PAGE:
How to Replace a Thermostat in a 2001 Honda Civicby Dan Ferrell
The thermostat in your 2001 Honda Civic has a small, wax-filled cylinder in the middle. When hot, the wax expands and opens the thermostat, letting hot coolant from the engine flow into the radiator to remove heat. With years of service, this mechanism fails, blocking or allowing coolant to flow freely and permanently. Either way, engine performance is compromised. However, stuck coolant will cause the engine to overheat and, given enough time, melt internal components. Replace the thermostat as soon as possible in your Honda Civic and prevent expensive repairs down the road.
Removing the Old Thermostat
Place a clean drain pan under the radiator in the direction of the drain valve. Insert one end of a 12-inch clear, vinyl hose into the drain valve and point the other end to the drain pan.
Loosen the radiator cap and open the drain valve by hand. Allow the coolant to drain completely. Close the drain valve and remove the hose. Cover the drain pan to keep the coolant clean for later reuse.
Shift the transmission to Neutral and release the parking brake. Jack up the front of your Honda Civic with a floor jack. Place a jack stand under each side for support. Chock the rear wheels.
Put on a pair of safety goggles. Crawl under the front of your Civic and remove the engine splash shield from the bottom with a ratchet and deep socket.
Depress the clamp tabs holding the lower radiator hose to the thermostat housing at the engine side. Slide the clamp about five inches toward the radiator with a pair of rib-joint pliers. Pull the lower radiator hose off the thermostat housing by hand.
Unfasten the two bolts (1.7L engine) or three bolts (2.0L engine) securing the thermostat housing to the engine with a ratchet, short ratchet extension and deep socket.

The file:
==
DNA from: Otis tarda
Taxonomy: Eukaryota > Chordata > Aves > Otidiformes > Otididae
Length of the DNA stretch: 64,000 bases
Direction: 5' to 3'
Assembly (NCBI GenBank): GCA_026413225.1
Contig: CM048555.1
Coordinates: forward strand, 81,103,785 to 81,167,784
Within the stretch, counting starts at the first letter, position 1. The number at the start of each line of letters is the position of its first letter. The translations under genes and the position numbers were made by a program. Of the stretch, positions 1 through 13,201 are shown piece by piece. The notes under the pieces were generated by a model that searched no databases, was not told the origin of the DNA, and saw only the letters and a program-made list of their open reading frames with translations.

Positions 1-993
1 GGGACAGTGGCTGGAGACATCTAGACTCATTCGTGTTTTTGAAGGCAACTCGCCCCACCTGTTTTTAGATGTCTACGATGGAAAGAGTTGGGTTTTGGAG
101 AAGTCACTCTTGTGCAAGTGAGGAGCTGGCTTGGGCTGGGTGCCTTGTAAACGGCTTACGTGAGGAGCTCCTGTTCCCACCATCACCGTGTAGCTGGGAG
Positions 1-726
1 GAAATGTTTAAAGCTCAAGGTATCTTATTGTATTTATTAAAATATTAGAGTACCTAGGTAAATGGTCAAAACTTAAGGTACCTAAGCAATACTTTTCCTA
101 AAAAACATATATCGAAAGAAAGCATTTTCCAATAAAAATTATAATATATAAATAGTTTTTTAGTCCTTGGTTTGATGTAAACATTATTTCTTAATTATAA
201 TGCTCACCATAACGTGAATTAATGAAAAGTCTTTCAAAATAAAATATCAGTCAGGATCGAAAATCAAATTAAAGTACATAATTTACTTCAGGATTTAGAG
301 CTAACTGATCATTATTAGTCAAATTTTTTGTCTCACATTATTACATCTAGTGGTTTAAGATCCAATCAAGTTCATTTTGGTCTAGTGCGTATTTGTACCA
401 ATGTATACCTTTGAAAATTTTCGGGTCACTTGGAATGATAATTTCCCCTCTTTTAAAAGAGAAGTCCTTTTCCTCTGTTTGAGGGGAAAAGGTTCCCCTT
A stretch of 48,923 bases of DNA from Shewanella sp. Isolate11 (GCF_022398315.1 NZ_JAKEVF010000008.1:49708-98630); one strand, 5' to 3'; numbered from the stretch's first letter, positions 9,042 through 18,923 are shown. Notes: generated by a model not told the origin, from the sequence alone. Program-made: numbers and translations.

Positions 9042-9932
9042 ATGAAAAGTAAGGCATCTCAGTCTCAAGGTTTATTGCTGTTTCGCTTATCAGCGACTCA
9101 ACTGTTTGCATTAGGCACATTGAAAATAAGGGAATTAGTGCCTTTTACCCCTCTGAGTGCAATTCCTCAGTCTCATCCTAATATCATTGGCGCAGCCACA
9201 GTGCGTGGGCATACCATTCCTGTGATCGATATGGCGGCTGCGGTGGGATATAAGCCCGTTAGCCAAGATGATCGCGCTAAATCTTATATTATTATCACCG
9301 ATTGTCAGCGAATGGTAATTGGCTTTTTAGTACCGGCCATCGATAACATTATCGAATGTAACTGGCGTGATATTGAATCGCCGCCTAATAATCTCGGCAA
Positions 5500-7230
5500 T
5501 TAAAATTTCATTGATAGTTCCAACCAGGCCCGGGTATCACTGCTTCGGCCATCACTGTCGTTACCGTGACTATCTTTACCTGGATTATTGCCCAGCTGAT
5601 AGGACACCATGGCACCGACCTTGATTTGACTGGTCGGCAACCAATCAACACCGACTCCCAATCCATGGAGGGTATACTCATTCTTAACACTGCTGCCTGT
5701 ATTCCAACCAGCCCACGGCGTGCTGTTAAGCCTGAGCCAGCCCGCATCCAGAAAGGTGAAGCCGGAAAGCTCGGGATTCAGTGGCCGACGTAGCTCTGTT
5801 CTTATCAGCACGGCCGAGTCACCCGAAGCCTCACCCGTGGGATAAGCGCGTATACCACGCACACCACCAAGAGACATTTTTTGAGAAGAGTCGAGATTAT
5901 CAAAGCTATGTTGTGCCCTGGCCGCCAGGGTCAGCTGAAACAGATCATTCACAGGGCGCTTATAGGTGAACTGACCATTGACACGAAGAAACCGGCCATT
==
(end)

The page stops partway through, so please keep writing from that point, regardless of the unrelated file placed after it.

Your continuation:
Separate the thermostat housing from the engine. Remove the O-ring seal and thermostat from the engine opening. Look at the mounting position of the thermostat, if you are working on a 1.7L engine.
Installing the New Thermostat
Clean the engine block opening and thermostat housing mating surfaces with a plastic scraper, if necessary. Position the new thermostat in place with the pointed side toward the thermostat housing and install a new O-ring seal. On the 1.7L engine model, make sure the pin located on one side of the thermostat is at the 12 o'clock position.
Replace the thermostat housing and install the two bolts (1.7L engine) or three bolts (2.0L engine) finger-tight to secure the thermostat housing to the engine. Tighten the bolts to 9 ft.-lbs. (12 Nm) on the 1.7L engine or 7 ft.-lbs. (10 Nm) on the 2.0L engine with a torque wrench, short ratchet extension and deep socket.
Replace the lower radiator hose on the house thermostat fitting. Secure the hose to the housing with the clamp using the rib-joint pliers.
Reinstall the engine splash shield with the ratchet and deep socket.
Raise your Honda Civic above the jack stands. Remove the jack stands and lower the car to the ground. Apply the parking brake and remove the chocks from the rear wheels.
Place a small funnel in the radiator neck. Pour the coolant you previously removed and tighten the radiator cap.
Start the engine. Check for coolant leaks around the lower hose and the thermostat housing.
- "Honda Civic, CR-V and Acura Integra Automotive Repair Manual"; Larry Warren, John H. Haynes and Alan Harold Ahlstrand; 2005
- "Modern Automotive Technology"; James E. Duffy; 2003
Things You'll Need
- Clean drain pan
- 12 inches clear, vinyl hose
- Floor jack
- 2 jack stands
- 2 wheel chocks
- Safety goggles
- Deep socket set
- Rib-joint pliers
- Short ratchet extension
- Plastic scraper
- O-ring seal
- Torque wrench
- Before you remove the thermostat in your 2001 Honda Civic, make sure the engine and radiator are cool enough to work on. Hot or boiling coolant can cause severe injuries.
Since 2003 Dan Ferrell has contributed general and consumer-oriented news to television and the Web. His work has appeared in Texas, New Mexico and Miami and on various websites. Ferrell is a certified automation and control technician from the Advanced Technology Center in El Paso, Texas.